I first heard David Henderson speak at Cato University in 2003 at the Rancho Bernardo Inn. What he said about capitalism being compassionate stuck with me. And it still does. Henderson put it so well, and I’ve quoted him on it over the years.
Henderson understandably wasn’t pleased with my critique of his tribute to Robert Lucas, and he wrote as much. More than fair enough. If I could take back what I wrote, it’s safe to say the substance of what I wrote wouldn’t much change, but the tone would. Up front, I’d like to apologize to Henderson for how I approached his tribute to Lucas. The sarcasm was obnoxious. Thanks also go to Henderson for engaging me in a civil debate.
At the same time, it’s hard to find in his rebuttal any substantial evidence that my critique was incorrect. Henderson writes that I’m wrong in my contention that “money has no purpose absent production.” His assertion is that we use money to “exchange,” which is what I wrote. Henderson seems to be saying that money can be used by people who haven’t produced, which is true, but it’s making a distinction without a difference. No doubt lots of kids at University spend with abandon despite not producing anything, but the simple truth is that the money in their pockets is a consequence of someone else’s production. Same with my kids. I’m rather socialist with them. What I have is for them to spend. Still, their “money” is born of my production. Money is a consequence of production, period.
In his tribute to Lucas, Henderson wrote with evident reverence about Lucas’s observation that “if the Federal Reserve increased the growth rate of the money supply to get a temporary reduction in unemployment, the policy would work only if the actual growth rate was bigger than what people expected.” I was puzzled as to why he would be impressed, only to write that “Implicit here is that market intervention by non-market actors is a positive so long as the intervention is properly executed.”
In his rebuttal, Henderson responded with “Tamny fails to make one of the most basic distinctions we have in economics: the distinction between the positive (what is) and the normative (what should be.)” Which was really not even a response in consideration of my critique of intervention. Whether Henderson thinks the latter is good or bad he doesn’t explicitly say, but judging by his initial tribute, it’s apparent he thinks intervention has positive qualities? If not, why mention Lucas’s embrace of what he deemed proper market intervention (an oxymoron as I see it) to begin with? In which case it’s puzzling why Henderson would think intervention from non-market actors a good thing.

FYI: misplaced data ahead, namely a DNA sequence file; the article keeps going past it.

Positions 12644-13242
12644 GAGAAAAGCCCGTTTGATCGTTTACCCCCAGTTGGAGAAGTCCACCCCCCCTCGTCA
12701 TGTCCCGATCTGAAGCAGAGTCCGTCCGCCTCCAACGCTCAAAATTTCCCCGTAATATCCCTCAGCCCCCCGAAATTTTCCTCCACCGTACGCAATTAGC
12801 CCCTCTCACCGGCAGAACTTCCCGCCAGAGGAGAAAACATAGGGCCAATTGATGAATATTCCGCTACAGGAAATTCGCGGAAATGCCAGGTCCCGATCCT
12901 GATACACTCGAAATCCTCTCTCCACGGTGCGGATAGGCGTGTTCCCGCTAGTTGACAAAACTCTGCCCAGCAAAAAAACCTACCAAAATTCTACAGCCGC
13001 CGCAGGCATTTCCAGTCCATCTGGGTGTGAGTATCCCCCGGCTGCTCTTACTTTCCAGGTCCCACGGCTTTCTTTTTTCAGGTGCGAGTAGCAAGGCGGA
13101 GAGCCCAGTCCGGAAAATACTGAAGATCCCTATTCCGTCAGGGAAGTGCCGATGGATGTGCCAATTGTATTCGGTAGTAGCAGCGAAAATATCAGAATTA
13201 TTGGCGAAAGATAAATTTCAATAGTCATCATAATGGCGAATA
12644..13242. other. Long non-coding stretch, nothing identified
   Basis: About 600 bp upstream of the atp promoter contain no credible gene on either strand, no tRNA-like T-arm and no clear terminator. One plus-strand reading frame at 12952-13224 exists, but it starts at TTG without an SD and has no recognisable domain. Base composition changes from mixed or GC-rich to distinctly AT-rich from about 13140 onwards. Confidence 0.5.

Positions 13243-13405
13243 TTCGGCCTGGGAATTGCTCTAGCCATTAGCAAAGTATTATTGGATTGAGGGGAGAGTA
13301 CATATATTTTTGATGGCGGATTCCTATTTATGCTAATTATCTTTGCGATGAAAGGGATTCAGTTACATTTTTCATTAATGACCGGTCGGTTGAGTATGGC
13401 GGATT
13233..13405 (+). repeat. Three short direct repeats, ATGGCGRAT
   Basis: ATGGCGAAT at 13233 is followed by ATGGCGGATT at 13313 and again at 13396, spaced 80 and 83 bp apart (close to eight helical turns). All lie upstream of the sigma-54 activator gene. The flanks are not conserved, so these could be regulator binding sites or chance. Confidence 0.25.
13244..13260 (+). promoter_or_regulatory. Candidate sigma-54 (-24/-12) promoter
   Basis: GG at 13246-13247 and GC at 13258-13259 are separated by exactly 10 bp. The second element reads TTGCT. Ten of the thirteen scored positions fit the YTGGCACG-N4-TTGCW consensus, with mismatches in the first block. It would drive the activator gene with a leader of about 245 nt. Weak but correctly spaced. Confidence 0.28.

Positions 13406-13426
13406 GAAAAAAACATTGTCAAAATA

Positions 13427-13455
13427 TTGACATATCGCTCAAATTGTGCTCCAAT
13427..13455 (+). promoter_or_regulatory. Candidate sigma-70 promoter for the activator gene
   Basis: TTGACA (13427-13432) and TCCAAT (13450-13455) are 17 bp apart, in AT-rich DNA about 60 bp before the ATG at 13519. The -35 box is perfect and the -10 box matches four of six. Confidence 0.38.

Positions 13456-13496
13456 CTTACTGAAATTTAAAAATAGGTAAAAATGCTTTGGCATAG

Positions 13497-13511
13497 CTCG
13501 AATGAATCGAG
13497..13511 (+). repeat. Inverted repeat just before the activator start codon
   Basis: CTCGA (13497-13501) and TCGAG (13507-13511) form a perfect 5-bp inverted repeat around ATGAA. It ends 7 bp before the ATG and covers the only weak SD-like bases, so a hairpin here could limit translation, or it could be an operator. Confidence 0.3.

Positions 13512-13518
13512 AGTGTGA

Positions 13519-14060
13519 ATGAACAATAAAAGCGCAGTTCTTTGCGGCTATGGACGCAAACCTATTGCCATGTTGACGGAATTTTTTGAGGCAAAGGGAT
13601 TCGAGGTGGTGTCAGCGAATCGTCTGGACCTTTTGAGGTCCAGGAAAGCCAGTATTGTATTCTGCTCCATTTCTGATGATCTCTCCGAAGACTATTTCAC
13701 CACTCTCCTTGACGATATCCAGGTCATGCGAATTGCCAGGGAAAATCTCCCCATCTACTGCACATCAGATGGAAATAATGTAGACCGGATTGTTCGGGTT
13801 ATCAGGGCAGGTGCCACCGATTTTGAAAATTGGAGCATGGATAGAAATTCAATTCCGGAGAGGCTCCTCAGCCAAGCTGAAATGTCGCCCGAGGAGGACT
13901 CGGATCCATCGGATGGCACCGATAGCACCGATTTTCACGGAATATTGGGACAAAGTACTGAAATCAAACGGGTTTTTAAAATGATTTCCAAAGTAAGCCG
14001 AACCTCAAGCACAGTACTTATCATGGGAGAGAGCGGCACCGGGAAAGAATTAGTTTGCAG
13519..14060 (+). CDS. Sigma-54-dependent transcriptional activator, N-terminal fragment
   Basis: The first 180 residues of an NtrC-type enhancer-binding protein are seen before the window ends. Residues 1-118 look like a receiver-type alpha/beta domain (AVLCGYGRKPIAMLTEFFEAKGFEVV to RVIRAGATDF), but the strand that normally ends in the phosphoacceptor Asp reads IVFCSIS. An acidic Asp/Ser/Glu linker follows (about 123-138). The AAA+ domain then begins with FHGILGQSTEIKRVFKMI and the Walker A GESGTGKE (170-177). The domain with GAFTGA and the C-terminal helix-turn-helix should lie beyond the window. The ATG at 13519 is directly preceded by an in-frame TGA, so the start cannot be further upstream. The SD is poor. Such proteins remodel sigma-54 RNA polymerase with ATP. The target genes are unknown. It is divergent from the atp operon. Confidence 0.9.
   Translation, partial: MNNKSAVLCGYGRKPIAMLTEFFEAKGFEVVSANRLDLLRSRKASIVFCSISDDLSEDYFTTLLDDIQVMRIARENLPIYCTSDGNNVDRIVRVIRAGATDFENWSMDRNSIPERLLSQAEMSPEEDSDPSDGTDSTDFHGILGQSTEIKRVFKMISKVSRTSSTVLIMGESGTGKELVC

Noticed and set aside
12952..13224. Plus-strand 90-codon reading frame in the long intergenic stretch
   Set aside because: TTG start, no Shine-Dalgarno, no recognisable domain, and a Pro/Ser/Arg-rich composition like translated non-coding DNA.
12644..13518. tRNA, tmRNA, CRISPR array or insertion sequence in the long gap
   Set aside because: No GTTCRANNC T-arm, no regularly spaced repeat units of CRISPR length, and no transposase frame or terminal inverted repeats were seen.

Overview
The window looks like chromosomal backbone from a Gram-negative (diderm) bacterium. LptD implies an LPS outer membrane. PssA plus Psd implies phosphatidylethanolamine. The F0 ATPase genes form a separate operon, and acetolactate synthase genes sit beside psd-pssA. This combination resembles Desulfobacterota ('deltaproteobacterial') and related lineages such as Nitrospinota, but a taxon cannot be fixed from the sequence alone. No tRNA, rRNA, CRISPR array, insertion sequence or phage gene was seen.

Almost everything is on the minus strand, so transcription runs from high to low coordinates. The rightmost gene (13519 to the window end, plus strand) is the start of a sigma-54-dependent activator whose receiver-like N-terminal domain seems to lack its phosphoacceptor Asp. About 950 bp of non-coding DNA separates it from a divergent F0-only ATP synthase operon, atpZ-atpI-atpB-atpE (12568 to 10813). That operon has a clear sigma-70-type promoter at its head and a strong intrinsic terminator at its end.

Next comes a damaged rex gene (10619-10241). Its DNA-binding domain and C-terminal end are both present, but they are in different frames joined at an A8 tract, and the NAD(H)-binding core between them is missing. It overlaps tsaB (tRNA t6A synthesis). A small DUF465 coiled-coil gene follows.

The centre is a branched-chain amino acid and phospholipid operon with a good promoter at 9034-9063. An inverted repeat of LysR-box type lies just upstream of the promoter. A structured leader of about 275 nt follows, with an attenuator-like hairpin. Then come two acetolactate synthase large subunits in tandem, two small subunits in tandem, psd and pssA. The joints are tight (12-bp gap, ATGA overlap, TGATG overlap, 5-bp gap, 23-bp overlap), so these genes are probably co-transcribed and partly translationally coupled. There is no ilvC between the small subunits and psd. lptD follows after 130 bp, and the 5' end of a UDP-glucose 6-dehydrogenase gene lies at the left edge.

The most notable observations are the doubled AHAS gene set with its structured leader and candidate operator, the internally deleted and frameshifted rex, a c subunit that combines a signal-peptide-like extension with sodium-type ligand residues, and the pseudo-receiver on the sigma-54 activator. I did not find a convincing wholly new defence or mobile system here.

Of course, and as I wrote, it’s unnecessary as is. Money and credit flow relentlessly to intriguing concepts, so why would free market economists find positives in central bankers or economists substituting their actions for those of the marketplace? Henderson doesn’t address this. Instead, he writes that he has “no idea” why I don’t think money creation instigates actual economic activity. Which was and is odd. It implies that a professed free thinker like Henderson believes producers require economists in the employ of central banks to “supply” exchange mediums. They don’t. Good, trusted money is once again an effect of production. Wherever there are worthy goods and services primed for exchange, money will be there. As Mises himself wrote, “No individual and no nation need fear at any time to have less money than it needs.” Precisely. Which was and is my point. The dollar doesn’t liquefy the vast majority of exchange in Caracas because wise economists planned it that way, but because those with goods and services will not accept bolivars in exchange for them. Markets are wise.